The Hamptons Union, April 24, 1924

Vol. XXVI, No. 17

Thursday, April 24, 1924

Hampton News

Major Frank Knox, Editor of the Manchester Union and a candidate for governor at the primaries in September, will speak at the town hall this (Thursday) evening. Maj. Knox is one of the ablest men in New Hampshire and well known as a brilliant platform lecturer. He will speak upon the industrial situation, showing where New Hampshire stands in comparison with other states. Everyone will want to hear Maj. Knox, whether he favors his candidacy or not.

Mrs. J. R. Towle entertained the West End club very pleasantly April 17. After the business was over a social hour was enjoyed, refreshments were served by the hostess. We were glad to have Miss Frances Towle with us again after her recent illness.

All the children who had been ill with measles are out again; no severe cases were reported.

Rev. John Cummings will preach to the Odd Fellows and Rebekahs on Sunday April 27, at Congregational church. The Rebekahs are requested to meet at chapel at 10:20.

Officers elected at the recent annual meeting of the cemetery association are: President, William Brown; secretary and treasurer, Charles M. Batchelder; superintendent, William Ross; trustee for five years, Lemuel C. Ring.

Miss Etta C. Blake was called to Salem, Mass., recently by the illness of her sister, Mrs. Pressey with tonsillitis. Raymond Pressey is ill with scarlet fever but we are pleased to learn he is rapidly recovering.

A meeting of the Church Green Memorial Park association was held in the chapel Tuesday evening. Arrangements were made for the setting of thirty trees on Arbor day, May 2. These trees have been donated by individuals and will be furnished and set by James Tuft Jr. of Exeter.

The meeting of the Men's club in the chapel last Monday evening was one of the best of the year. The speaker was Mr. J. E. Farmer of Manchester Co-operative marketing association. He told what the Manchester association is doing for the farmers in that vicinity in obtaining quick sales at a profitable price for such products as the association has developed a special market. Mr. Farmer gave much time to the egg market as that is one in which Hampton farmers are interested and it is also one in which the Hillsboro County farmers have gone the farthest in co-operative marketing. The association received for its eggs seven cents above the highest market quotation for the day and is as yet unable to supply the demand. Poultry and some other produce is handled in the same way. Apples would be if the supply were larger. In addition to telling what Manchester is doing, the speaker gave some good advice to the Hampton farmers as to how to go about improving their condition. The Rockingham County Farm Bureau is ready and willing at all times to help the farmers to organize in co-operation or in any way it can. The County agent Mr. James A. Purrington, was present at the meeting and was introduced to many of the club members present. After the address by Mr. Farmer there was light lunch and a social hour followed.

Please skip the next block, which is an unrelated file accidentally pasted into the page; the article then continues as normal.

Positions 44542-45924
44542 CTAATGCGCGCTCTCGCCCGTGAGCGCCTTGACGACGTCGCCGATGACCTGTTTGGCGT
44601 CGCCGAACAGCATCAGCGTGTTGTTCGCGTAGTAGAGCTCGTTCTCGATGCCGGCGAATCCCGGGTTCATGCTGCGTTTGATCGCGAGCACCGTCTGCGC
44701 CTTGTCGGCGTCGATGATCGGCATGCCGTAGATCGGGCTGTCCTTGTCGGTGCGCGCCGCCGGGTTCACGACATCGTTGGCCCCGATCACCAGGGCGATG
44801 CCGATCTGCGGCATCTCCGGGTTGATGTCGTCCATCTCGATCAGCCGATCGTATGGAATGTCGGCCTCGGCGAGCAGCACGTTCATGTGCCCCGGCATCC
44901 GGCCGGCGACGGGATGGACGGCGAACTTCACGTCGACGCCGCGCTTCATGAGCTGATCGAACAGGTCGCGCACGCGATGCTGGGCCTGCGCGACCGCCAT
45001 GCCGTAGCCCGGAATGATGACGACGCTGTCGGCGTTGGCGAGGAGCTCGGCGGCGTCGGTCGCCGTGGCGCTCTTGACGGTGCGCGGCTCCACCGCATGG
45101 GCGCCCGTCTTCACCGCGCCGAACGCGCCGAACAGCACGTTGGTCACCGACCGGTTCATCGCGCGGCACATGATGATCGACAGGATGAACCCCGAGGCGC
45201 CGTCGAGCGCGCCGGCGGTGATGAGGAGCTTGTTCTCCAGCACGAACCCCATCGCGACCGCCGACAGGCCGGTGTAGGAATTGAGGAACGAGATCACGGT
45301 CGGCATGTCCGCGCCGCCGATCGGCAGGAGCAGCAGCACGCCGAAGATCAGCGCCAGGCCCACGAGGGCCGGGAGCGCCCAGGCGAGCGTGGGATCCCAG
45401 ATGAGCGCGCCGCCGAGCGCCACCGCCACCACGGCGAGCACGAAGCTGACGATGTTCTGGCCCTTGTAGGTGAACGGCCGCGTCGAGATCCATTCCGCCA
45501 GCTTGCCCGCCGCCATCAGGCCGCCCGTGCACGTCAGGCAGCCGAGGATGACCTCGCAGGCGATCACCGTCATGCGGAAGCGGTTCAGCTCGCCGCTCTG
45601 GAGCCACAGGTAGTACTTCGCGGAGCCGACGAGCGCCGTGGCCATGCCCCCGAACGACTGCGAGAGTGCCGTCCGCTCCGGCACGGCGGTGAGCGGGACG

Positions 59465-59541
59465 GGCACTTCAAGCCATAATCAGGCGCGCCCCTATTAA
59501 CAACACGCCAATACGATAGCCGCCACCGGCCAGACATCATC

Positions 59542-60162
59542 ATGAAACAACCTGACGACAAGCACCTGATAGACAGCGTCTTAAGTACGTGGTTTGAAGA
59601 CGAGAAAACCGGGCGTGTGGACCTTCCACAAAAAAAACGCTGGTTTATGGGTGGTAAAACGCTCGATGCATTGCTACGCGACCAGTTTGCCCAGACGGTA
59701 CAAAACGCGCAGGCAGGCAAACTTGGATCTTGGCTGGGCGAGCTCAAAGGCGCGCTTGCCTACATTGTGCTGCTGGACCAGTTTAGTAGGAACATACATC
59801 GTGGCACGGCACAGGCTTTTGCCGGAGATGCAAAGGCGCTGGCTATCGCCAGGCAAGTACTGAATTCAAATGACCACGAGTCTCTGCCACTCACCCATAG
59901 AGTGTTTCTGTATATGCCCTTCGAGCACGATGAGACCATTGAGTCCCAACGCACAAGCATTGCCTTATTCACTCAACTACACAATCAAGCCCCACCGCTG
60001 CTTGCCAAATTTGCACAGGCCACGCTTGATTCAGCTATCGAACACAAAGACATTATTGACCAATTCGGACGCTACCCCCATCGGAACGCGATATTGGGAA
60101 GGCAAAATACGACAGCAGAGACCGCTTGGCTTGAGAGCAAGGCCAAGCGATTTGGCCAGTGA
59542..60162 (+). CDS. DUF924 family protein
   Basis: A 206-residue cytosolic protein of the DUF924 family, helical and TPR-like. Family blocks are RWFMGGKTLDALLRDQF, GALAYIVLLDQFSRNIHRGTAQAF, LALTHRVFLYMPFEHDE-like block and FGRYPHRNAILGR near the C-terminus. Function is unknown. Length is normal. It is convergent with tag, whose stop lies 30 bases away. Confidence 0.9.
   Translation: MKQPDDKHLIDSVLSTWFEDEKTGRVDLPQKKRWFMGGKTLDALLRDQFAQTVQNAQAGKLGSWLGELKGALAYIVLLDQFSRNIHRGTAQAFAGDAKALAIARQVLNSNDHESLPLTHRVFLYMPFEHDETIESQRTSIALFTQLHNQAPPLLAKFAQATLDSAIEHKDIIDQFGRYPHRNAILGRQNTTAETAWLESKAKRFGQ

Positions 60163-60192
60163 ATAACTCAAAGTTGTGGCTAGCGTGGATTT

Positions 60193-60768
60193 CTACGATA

Mr. and Mrs. B. E. Getchell and family of Plainville, Conn., were the guests of Mr. and Mrs. E. M. Tilton over the weekend.

May 6, President of Rebekah Assembly will visit the lodge and degree will be conferred on a number of candidates. This is a special meeting and it is hoped a large attendance will be present.

The Whatsoever will meet with Mabel Paige on Saturday afternoon at 2:30 o'clock.

Christian Endeavor at 6 o'clock. Leader Arthur Noyes. Topic, "What Opportunities Do Missions Offer for Life Service?" Do not forget that this is the last night of the contest.

Miss Ethel J. Skoag of Dorchester, Mr. Leslie Cummings and Mr. Edgar Tarr, both of the University of New Hampshire, were visitors in town over the weekend.

Owing to the entertainment to be given by Mr. Chester Grady in the town hall Friday evening, there will be no moving picture this week.

A splendid opportunity to hear a splendid lecturer: Maj. Frank Knox in the town hall this evening.

The dedication banquet of the new precinct fire house at Hampton Beach held Wednesday evening under the auspices of the precinct commissioners with George Ashworth of the Ashworth hotel, general manager, was a splendid success in every way.

Two hundred and fifty guests were present, as many as could be accommodated, nearly one half of whom were ladies, and every moment was enjoyed from the reception hour at 7:30 until the last dance at midnight. The banquet was served in the upper hall where there were plates laid for 230. The guests marched from the engine rooms on the first floor up stairs to the dining room and were led by the precinct commissioners and their wives, the selectmen of Hampton, chiefs of fire departments from neighboring towns and cities, clergymen, and were followed by the invited guests from out of town, and townspeople.